For months Jaliya was condemned to live in her uncle's outhouse: a hut barely high enough for a child to stand up in. She slept on a dusty sack in the corner, banned from touching the family plates and soap, forbidden from playing with her cousins or attending school. Her uncle had bowed to the familial obligation to take in his niece when her parents died from Aids. But fearing the girl might also be ill and "contaminate" his own offspring, he kept her in total isolation.
Fortunately for Jaliya, her guardian angel was about to appear.
Regina Bayiyana was out shopping in Bwaise, the Ugandan capital's biggest slum, when a neighbour tugged at her sleeve. "You help sick children, don't you?" the woman said. "Wellm there's a girl hidden away in that house over there, and she desperately needs to go to hospital. Please help."
As Regina approached the rickety outhouse, she could hear the whimpering of a frightened child. Eventually Jaliya was encouraged to come to the door. She had a grossly swollen stomach; the rest of her was painfully thin. Her arms and legs were covered in red bumps, pus was oozing from her ears and she was coughing blood.
"Sadly this is a very common occurrence. Let's just call it ignorance," explains Florence Masuliya of Tusitukirewamu, a women's group that helps Aids widows and orphans in the slum and is funded by Action Aid, one of the three charities being supported by The Independent's Christmas Appeal. "We do much to fight the stigma attached to HIV/Aids, but for some people it can't be erased."
After much persuasion, the uncle allowed Regina to take his niece to hospital but doctors demanded a relative be present before they would treat the child. The uncle was cajoled into accompanying them the next day – but then before the diagnosis. Jaliya was found to be HIV-positive and suffering from tuberculosis. Two and a half years later, Jaliya's life has been transformed. She lives with Regina, whom she calls "jaja" or granny, is near the top of her class, and is no longer afraid to play with the children in the neighbourhood.
"She's changed, changed, changed," her guardian Regina says. "Before she was so ill – and so rude. Now she is a free spirit, much healthier and happy."
At 5.4 per cent, Uganda's HIV prevalence rate is by no means the highest on the African continent but there are still 130,000 children under 14 thought to be living with HIV in the East African nation. Officially in Bwaise, home to 30,000 people, there are just 103 children registered as living with the disease, but aid workers know the real figure is much higher.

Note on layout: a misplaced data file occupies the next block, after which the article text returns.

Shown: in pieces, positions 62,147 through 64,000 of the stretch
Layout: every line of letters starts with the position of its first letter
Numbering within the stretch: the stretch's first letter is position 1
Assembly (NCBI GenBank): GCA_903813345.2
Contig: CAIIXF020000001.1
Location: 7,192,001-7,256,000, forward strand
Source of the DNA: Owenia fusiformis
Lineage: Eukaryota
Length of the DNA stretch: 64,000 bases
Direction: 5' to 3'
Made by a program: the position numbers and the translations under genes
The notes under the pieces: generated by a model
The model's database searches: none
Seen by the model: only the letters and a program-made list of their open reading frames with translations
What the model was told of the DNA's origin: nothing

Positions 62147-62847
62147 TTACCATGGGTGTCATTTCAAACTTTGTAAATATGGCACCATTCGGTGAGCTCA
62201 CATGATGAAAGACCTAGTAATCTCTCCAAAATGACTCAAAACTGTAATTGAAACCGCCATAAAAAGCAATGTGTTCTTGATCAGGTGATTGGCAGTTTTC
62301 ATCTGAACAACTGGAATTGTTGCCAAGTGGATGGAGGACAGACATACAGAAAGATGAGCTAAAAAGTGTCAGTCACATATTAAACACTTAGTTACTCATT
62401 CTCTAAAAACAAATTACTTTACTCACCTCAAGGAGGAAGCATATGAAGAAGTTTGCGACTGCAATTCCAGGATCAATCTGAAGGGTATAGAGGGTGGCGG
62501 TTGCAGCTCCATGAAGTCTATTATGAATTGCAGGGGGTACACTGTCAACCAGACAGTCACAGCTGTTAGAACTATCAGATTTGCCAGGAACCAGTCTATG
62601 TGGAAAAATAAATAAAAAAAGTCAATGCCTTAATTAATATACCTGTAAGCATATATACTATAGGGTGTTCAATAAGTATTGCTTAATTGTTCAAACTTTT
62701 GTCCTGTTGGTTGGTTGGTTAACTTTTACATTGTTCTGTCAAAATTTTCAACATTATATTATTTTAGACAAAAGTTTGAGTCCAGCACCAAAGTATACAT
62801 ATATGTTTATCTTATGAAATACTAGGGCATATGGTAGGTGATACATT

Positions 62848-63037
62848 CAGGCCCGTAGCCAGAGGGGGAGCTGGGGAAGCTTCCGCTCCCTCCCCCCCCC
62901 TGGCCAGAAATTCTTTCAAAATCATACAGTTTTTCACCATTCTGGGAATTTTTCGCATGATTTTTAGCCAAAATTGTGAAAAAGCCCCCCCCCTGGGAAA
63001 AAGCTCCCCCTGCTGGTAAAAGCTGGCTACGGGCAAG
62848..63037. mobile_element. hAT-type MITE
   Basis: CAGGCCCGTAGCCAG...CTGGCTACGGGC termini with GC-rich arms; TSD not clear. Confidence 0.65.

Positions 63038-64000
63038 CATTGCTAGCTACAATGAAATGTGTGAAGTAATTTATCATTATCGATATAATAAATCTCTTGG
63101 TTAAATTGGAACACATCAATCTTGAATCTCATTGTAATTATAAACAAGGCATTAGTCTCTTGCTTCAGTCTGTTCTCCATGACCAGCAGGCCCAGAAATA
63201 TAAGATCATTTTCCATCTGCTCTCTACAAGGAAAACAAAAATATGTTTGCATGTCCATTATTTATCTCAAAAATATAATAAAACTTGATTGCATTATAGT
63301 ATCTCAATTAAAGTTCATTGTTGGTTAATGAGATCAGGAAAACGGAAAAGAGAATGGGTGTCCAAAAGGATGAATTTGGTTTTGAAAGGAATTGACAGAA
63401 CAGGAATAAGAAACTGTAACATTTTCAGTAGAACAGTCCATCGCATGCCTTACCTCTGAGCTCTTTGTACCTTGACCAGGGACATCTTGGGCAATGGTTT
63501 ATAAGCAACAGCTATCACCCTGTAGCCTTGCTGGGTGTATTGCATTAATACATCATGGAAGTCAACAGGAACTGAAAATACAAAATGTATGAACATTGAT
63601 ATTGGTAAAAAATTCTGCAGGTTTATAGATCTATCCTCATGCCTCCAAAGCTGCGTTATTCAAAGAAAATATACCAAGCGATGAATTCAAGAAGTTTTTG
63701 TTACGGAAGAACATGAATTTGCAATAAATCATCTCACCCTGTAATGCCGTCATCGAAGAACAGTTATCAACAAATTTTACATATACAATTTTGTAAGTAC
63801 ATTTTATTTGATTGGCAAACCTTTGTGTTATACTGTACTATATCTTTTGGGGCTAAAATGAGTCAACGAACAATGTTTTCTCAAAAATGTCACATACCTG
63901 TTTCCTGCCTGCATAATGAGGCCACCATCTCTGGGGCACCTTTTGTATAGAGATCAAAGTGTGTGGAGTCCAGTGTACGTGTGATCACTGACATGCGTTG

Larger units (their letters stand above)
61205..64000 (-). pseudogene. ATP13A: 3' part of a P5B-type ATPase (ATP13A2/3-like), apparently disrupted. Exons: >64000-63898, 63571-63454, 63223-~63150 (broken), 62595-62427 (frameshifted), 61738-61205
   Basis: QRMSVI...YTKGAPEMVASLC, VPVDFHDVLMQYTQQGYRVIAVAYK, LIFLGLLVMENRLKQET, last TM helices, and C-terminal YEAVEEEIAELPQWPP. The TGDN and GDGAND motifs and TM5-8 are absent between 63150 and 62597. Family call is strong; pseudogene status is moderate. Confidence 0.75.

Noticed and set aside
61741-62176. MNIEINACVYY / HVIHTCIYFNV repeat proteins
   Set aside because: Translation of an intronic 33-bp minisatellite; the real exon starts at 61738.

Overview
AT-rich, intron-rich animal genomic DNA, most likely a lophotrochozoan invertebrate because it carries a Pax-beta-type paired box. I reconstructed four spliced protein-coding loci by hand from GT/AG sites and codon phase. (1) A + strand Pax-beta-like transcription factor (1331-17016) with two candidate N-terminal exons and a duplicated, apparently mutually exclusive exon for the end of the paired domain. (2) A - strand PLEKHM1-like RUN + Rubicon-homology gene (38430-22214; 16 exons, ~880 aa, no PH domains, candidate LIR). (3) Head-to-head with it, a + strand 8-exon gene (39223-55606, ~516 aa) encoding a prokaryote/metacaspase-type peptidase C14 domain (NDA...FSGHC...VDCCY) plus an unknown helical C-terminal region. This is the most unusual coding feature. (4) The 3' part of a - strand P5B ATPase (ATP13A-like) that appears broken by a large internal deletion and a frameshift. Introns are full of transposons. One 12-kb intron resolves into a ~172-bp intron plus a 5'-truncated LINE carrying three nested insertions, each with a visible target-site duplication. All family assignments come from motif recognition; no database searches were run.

Raising awareness about the disease is a large part of ActionAid's work – the women of Tusitukirewamu go out drumming in the sewage-strewn streets, gathering an audience and staging educational skits, before taking questions from the audience.
Tusitukirewamu also provides a lot of practical assistance to women and children living with HIV/Aids. There is the guardian programme, where adults are trained to care for Aids orphans, given financial assistance to cover the children's food and school fees, and taught how to set up home gardens where they can grow produce such as mushrooms to sell at market.
There are 25 adults currently enrolled in the scheme; funding has just come in to add another six, and there are 19 more volunteers waiting in the wings.
The women's group also hands out monthly rations of maize flour and rice to widows who are struggling to raise their families after losing their bread-winning husband to Aids. This is particularly important for families on ARV drugs. Often the surviving relatives get the medication for free from the government, but can't afford to buy the food needed to take alongside the tablets.
Action Aid provides 25m Ugandan shillings – about £8,000 – every year for general running costs, and additional funding for specific projects as and when they arise. Members of Tusitukirewamu (it means "United We Stand As Women") also try to generate their own income streams, making bracelets and bags, tie-dyeing fabrics and knitting jumpers.
The secret of the group's success, however, are its volunteers. Pounding the streets of the slum, sporting red tags that proudly proclaim: "I got tested. How about you?", they encourage women to confront their fears, navigate the medical system and stand a chance of saving their lives.
"All of our volunteers are living with HIV/Aids so they have a unique insight into the problems people have," explains Ms Masuliya. "But they also act as role models; people can see that having the disease doesn't mean your life stops."
Rukia Ramathan, 47, is a case in point. In 2005, her husband died – officially of tuberculosis, although he had been hiding his HIV-positive status for months. "He knew, but he tried to keep it quiet. He didn't even want me to go to the hospital to see if I was also sick," she recalls. Not long after his death, Rukia came down with a fever and became unusually weak. She went for a blood test and it came back positive.
"Tusitukirewamu helped me to become strong," she says. "Now I am not ashamed, I can stand in front of people and tell my story. New sufferers get scared, they think it's the end of them. But I tell them: 'Don't lose hope. You still have more things to do'".Reuse content